Kempf Lecture:Susan Hwang| The South Korean Song Movement of the 1980s

Event time: 
Monday, April 22, 2024 - 4:00pm
Humanities Quadrangle (HQ), 107 See map
320 York St
New Haven, CT 06511
Event description: 
In the 1980s, campus song clubs operated at the vanguard of writing, performing, and disseminating popular protest songs referred to as “people’s songs” (minjung kayo). Through their collective singing of socially conscious songs at such diverse venues as seasonal campus concerts, labor union meetings, and street protests, the amateur singer-songwriters spearheaded the expansion of student activism by transforming those events into key sites of praxis. In popularizing their songs, the singer-songwriters actively incorporated a diverse range of musical styles and protest repertoire. Situating their performance in the broader context of South Korea’s democratization, on the one hand, and relevant trends in popular music, on the other, this talk reflects upon the competing ethos of resistance and aesthetic sensibilities that shaped the song movement.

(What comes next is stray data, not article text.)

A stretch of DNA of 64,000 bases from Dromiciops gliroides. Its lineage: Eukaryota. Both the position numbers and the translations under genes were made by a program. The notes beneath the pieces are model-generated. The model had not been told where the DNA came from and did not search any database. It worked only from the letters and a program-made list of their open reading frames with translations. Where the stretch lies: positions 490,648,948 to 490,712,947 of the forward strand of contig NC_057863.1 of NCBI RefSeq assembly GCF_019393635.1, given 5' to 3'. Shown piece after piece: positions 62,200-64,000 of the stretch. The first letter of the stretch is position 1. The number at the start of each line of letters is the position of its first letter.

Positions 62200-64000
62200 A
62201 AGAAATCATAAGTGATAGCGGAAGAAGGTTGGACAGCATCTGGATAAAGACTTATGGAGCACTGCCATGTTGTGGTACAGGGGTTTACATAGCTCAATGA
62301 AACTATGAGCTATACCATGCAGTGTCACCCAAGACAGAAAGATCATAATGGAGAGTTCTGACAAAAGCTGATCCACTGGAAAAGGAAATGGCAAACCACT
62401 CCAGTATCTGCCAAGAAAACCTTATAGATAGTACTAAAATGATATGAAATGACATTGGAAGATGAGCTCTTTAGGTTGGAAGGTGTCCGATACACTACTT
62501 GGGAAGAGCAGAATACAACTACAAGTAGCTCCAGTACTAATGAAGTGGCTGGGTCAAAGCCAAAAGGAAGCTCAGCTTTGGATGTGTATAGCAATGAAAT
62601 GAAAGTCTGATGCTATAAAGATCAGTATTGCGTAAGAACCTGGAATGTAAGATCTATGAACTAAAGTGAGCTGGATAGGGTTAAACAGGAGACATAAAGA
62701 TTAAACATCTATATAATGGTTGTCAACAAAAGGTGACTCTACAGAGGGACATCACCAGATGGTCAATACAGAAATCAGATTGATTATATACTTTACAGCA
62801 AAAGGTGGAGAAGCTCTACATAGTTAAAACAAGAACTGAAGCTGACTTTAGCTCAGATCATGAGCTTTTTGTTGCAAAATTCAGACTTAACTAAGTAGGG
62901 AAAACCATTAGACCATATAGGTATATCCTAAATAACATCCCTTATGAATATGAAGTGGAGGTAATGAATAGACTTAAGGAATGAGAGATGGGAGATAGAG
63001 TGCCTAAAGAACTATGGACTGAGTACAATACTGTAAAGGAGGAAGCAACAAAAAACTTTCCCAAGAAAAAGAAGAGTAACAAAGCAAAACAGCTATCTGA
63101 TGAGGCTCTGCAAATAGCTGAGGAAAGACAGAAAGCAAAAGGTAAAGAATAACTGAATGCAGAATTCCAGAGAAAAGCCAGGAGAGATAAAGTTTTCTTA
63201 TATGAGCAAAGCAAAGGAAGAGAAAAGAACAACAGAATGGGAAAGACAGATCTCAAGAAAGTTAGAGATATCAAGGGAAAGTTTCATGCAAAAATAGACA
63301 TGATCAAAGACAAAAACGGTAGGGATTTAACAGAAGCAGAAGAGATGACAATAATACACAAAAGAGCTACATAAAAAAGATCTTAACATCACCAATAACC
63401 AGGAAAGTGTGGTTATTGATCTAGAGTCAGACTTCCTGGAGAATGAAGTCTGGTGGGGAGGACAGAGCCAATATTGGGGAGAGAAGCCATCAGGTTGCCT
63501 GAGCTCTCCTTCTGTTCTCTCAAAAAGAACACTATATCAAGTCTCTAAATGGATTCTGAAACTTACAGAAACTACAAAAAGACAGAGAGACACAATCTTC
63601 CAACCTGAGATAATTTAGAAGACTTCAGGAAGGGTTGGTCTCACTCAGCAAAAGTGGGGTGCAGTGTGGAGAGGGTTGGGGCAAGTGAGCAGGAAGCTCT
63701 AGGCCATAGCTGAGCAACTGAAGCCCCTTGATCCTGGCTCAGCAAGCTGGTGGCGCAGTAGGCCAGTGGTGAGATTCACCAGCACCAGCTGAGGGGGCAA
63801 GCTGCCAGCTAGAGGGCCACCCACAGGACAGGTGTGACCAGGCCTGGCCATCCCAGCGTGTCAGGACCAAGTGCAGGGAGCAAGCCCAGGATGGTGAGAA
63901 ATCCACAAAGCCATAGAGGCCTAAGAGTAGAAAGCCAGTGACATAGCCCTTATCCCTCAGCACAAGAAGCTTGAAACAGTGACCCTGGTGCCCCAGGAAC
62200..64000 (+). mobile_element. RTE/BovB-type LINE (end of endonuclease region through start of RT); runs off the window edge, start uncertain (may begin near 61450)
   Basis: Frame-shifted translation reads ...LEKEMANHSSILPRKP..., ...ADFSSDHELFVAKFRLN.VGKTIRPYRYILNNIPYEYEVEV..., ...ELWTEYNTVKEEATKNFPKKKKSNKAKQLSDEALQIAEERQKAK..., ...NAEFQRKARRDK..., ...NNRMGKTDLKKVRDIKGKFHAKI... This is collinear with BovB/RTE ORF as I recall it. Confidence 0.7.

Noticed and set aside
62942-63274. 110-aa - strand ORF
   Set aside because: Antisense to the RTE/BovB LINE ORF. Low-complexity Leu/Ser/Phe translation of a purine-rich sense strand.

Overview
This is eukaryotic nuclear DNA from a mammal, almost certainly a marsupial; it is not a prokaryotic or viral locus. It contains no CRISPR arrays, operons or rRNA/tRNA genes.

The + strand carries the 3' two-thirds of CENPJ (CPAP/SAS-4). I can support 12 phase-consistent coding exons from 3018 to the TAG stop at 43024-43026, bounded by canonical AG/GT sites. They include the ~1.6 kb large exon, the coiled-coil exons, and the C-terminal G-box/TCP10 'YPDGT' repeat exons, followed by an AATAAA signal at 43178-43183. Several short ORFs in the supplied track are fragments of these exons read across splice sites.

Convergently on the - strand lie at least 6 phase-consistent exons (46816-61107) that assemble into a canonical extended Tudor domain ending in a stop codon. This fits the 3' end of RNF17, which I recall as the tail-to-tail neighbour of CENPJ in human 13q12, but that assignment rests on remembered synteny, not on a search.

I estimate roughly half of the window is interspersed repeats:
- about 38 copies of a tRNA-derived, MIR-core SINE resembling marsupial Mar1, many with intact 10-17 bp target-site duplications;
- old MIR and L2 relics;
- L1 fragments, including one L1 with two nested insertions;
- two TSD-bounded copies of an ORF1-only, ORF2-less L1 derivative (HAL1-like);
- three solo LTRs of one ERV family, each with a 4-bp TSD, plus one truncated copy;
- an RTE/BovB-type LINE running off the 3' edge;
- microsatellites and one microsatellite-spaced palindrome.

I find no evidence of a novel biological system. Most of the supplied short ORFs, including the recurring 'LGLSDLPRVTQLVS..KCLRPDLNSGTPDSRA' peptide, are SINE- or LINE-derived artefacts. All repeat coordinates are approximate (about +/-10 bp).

Susan Hwang is assistant professor of Korean cultural studies at UC Santa Barbara. She specializes in modern Korean literature, Korean cultural history, and translation studies. Her current research interests lie in cultural activism during social movements in modern Korea with an emphasis on the shifting relations between aesthetics and politics. She is currently working on a monograph titled, Uncaged Songs: Culture and Politics of Protest Music in South Korea. It is a cultural history of South Korea’s song movement that charts how songs became a powerful component of the struggle for democracy in South Korea during two of the nation’s darkest decades—the 1970s and the 1980s.